Larry Page

Larry Page is an American computer scientist and Internet entrepreneur who, with Sergey Brin, is best known as the co-founder of Google. After raising $1 million from family, friends and other investors, the pair launched the company in 1998. Google has since become the world's most popular search engine, receiving more than 200 million queries each day. On April 4, 2011, he took on the role of chief executive officer of Google, replacing Eric Schmidt. Page studied at Stanford University. He was born on March 26, 1973 in East Lansing, Michigan.

Takafumi Horie’s comeback: Up, up and away

Heading back into orbit IN 2005 Takafumi Horie, then president of Livedoor, an internet firm, joined the X PRIZE Foundation, a charity which gives cash for innovative projects such as space tourism. Joining forces with the likes of Larry Page and Elon Musk, co-founders of Google and PayPal respectively, was a typically bold move by the self-styled boy billionaire from Fukuoka.Instead of going into orbit, however, Mr Horie went behind bars. He was arrested in Japan’s biggest financial scandal of the decade. Now, however, he is out on parole, and says he will soon launch a low-cost space-tourism business using a Russian capsule. He has completed several test launches. A large Japanese firm is on the verge of sponsoring a flight next year, he says. Other investors, he claims, are standing by.This time the money will come not from inflating the earnings and shares of Livedoor, for which Mr Horie was sent down, but from a dedicated following of 20- and 30-somethings who pay to hear his thoughts via a monthly digital magazine. He has almost a million followers on Twitter. Social media and crowdfunding platforms, he says, make it far...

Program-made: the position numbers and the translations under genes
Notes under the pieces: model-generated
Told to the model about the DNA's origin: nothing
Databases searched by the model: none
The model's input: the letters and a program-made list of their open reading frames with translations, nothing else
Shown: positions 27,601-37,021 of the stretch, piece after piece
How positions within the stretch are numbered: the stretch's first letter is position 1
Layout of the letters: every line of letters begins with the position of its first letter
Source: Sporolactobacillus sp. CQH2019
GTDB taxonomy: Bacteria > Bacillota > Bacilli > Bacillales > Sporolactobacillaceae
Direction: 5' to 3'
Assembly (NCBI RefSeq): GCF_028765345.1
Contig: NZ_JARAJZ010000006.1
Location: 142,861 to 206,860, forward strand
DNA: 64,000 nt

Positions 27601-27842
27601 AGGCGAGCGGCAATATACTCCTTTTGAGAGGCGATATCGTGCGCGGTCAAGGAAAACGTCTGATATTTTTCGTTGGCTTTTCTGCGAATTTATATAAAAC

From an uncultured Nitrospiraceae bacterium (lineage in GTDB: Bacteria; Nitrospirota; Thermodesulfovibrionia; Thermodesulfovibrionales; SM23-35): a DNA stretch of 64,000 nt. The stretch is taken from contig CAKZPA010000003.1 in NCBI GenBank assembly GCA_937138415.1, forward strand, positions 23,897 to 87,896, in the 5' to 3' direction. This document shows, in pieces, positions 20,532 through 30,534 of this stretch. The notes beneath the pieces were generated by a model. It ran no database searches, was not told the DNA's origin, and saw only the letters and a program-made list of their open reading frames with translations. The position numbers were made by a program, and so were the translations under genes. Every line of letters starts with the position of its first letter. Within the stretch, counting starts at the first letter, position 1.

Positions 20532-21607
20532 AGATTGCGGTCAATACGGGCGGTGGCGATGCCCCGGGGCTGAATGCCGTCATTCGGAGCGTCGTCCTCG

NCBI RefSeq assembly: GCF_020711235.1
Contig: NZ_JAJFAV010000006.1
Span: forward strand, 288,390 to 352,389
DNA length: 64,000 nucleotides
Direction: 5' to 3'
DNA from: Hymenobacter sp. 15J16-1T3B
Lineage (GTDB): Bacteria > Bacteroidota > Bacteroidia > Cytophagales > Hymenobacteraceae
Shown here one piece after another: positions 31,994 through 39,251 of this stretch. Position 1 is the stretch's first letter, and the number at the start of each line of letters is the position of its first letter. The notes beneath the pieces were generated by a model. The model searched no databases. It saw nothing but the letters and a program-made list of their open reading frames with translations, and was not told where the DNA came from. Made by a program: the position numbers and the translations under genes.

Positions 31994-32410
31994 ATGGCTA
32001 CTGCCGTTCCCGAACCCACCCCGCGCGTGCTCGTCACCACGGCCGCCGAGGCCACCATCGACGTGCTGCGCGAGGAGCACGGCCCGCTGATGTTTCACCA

Source: | Date: 2nd September 2013 Read more

Tech firms and their founders: Monarchs versus managers

THE epic struggle between two billionaires over the future of Dell has gone to another round. Michael Dell, the ailing computer-maker’s founder and biggest shareholder, has now been forced twice to postpone a vote on his proposal to buy out the firm and take it off the stockmarket, for fear that the deal’s critics, led by Carl Icahn, a veteran shareholder activist, may have enough support to scupper the plan.

Source: | Date: 12th August 2013 Read more

Google and Microsoft earnings fall short of expectations

Google earns $3.2 billion, up 16% from a year earlier. Microsoft swings to a profit of $4.97 billion, but takes a $900-million write-down on its Surface tablet.SAN FRANCISCO — Google Inc., the world's most valuable Internet company, and Microsoft Corp., the world's largest software company, each disappointed investors with financial performances that fell short of Wall Street expectations.    

Source: | Date: 19th July 2013 Read more

Google boss calls for a 'rational and predictable international tax system'